By Jim Schutze
By Rachel Watts
By Lauren Drewes Daniels
By Anna Merlan
By Lee Escobedo
"I don't disagree with the policy," Isenberg says. "I'm just saying that this particular pool needs to be an exception to the rule."
The kids here aren't really bus-able. It doesn't work that way. The families come down together. They're not all going to get on a bus and go spend the afternoon in another part of town. When you feel the closeness and intimacy of this little park, it's clear why the pool here needs to be an exception to the closing policy.
Isenberg went to the city council member who had appointed him to the park board, Laura Miller, and convinced her it was important for this distant little pocket of the city to keep its pool. Miller made contact with ExxonMobil Corporation through an intermediary.
After Miller announced she had found money to save the pool in Arcadia Park as well as a second pool in South Dallas, Park Board President Diane Curry called ExxonMobil. Curry did not return multiple calls from me to her home and office phone numbers. She has admitted publicly that she called ExxonMobil.
Council member Lois Finkelman also called ExxonMobil, but says she only left them a phone message. Finkelman told me her only aim was to warn the company that their gift might put them in the middle of a controversy. She suggested that several other people may have called the company as well.
Miller says the overall thrust of the calls from Curry, Finkelman, and whoever else may have contacted the company was that "they scared the crap out of Exxon."
In fact, shortly after the calls were made, ExxonMobil sent out a second letter saying the money was an "unrestricted grant," instead of being for Arcadia Park in particular. At its April 12 meeting, the city council voted to accept the money and not spend it on Arcadia, effectively closing the Arcadia pool.
If you try to sort this out according to any kind of typical public politics, you will never get to the bottom of the page; you will never find the real answer for why the park board and the city council would deliberately screw up a corporate gift, embarrass the socks off the donor company, and then shut down the only pool in a terribly needy neighborhood.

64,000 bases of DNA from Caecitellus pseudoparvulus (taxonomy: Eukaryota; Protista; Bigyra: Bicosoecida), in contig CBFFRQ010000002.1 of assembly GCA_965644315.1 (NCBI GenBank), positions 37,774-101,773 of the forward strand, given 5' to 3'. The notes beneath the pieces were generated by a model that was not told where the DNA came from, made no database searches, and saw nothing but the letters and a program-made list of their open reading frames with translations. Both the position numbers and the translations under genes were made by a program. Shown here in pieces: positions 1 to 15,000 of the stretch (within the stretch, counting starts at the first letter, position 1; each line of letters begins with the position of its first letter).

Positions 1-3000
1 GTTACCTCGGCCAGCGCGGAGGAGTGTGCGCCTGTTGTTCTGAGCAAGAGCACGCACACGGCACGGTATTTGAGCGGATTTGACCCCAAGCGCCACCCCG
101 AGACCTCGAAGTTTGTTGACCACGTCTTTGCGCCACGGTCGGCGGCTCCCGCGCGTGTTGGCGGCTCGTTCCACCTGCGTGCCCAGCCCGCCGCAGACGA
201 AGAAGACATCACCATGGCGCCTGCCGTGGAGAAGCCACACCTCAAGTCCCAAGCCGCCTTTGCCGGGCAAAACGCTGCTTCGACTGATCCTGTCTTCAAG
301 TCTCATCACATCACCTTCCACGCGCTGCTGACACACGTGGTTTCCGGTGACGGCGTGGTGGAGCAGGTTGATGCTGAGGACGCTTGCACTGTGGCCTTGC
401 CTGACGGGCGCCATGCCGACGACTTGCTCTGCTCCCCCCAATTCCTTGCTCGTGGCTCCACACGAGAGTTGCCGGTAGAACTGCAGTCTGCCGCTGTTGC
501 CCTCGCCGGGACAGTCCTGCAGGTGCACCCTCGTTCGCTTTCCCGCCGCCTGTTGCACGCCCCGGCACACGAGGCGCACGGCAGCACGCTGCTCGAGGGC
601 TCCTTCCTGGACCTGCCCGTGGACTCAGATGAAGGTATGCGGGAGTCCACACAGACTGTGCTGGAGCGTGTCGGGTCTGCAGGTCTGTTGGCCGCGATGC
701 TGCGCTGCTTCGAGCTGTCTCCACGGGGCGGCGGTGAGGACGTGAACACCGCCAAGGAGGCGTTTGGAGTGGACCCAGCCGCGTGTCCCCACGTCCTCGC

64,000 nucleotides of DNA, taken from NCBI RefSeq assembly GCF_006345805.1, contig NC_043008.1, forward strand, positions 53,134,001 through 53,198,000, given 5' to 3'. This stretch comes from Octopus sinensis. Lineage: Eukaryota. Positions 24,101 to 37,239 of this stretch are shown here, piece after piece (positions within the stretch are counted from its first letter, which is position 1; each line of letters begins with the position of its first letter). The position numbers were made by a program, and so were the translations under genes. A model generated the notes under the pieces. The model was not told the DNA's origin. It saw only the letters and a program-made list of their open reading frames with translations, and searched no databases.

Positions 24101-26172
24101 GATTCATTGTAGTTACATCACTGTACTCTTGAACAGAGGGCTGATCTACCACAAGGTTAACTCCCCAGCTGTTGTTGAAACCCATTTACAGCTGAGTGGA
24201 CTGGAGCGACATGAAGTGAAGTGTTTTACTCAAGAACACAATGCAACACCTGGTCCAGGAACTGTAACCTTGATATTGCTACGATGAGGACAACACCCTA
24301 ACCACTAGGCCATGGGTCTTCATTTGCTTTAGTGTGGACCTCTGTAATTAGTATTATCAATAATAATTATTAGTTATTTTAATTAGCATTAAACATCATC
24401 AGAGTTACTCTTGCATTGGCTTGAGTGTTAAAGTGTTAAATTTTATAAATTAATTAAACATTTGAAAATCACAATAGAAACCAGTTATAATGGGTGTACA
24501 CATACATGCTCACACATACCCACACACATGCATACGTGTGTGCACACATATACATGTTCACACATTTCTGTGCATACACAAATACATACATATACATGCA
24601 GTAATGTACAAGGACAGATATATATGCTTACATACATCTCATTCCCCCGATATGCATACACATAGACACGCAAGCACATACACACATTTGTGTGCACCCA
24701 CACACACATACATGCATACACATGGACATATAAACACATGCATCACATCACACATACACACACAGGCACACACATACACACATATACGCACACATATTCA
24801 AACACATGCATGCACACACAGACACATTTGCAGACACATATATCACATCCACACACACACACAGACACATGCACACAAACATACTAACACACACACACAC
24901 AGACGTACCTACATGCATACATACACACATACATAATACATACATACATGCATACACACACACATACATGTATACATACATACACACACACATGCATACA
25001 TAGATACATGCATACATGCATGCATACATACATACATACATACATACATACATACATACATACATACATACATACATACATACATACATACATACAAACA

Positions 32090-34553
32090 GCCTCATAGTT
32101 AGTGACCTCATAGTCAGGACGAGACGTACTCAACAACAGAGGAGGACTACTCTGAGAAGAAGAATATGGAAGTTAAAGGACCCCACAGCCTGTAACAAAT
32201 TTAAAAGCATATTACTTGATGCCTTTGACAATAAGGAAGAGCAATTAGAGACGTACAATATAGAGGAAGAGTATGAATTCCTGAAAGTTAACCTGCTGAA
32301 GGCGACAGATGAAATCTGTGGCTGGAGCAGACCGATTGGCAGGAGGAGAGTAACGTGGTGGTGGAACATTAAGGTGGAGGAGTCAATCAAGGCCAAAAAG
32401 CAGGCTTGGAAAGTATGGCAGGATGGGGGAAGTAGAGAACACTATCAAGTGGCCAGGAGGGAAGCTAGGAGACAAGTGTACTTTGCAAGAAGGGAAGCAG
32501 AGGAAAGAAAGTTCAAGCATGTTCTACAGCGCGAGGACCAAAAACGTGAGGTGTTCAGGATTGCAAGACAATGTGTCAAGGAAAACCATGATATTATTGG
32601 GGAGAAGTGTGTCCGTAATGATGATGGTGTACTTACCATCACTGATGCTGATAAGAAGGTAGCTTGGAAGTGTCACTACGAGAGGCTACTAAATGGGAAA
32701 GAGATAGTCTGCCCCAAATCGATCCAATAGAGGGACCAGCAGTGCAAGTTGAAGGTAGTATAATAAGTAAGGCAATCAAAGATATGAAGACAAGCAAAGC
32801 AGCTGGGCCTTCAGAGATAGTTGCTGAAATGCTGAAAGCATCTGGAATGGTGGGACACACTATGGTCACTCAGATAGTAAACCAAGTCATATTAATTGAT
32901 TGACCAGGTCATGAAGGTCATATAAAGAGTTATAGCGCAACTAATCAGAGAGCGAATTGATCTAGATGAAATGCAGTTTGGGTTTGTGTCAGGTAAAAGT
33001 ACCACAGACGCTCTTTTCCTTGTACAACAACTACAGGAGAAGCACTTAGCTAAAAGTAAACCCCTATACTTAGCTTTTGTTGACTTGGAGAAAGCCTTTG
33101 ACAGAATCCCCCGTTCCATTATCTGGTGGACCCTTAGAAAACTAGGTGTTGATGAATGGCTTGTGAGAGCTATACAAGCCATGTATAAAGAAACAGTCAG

You want the answer? I found it. I'll share it with you. It's here, on an official audiotape of the April 6 meeting of the Dallas Park and Recreation Board. At that meeting, almost the entire board took turns upbraiding Isenberg for his efforts on behalf of Arcadia Park.
Board Vice President Dwaine Caraway could barely contain his anger and shouted at Isenberg several times: "We have never had, since I have been on this board, so much unnecessary, in my personal opinion, press, media, minute circumstances, penny-ante discussions...
"Every time we turn around, the press is being called. I don't really appreciate the press. The press was here the other day, and I told them how I feel about them for covering such trash...It's about the pools...personally I'm tired of being played to the press on issues that are one-sided and are packing personal agenda. I'm tired of filling up that woman's Web site [probably a reference to anti-arena activist Sharon Boyd's dallasarena.com], reading the things that are going on up here and are going on at City Hall.
"It is the most disruptive destruction I've ever seen."
Caraway, who is the appointee of his own wife, city council member Barbara Mallory Caraway, blasted Isenberg for bringing in Laura Miller.
"I don't run to Barbara," he said, "and I sleep with her. I don't tell her a dang thing about what's happening up here, 'cause I handle it myself, like I'm handling this. I don't need her to handle nothing for me."
On the tape, in a strange kind of parliamentary gantlet, each member of the park board takes his and her turn slapping Isenberg around. Park board member Joann Baggett, the wife of a prominent lawyer (her own name has never once appeared in The Dallas Morning News), told Isenberg: "When you call the press, we're going to shut it down."
There it is. It's personal. It's all about ego, image, and personal enmity.
Isenberg and Miller are pilloried and ridiculed for caring.
Look, this is what we get with this kind of system, with an unpaid city council, a hired mayor, and a bunch of appointed weasels on the boards and commissions. No real people, no people with jobs and families, flesh-and-blood people who live the life of the city: No people like that can even get to the table.
So we get mean, not very bright, small-minded self-seekers. Penny-ante chiselers. People looking for personal prestige. People looking for money. But damned few people with hearts.
And that's it, right there: Mrs. Baggett has expressed it succinctly. When the school year ends and the children come down from the chalk hills of Arcadia Park this summer, their swimming pool will be padlocked and dry because Ralph Isenberg and Laura Miller went public with the issue.
I only wish there were a way to force Mrs. Baggett to stand there in that park and explain it to those kids, all summer long.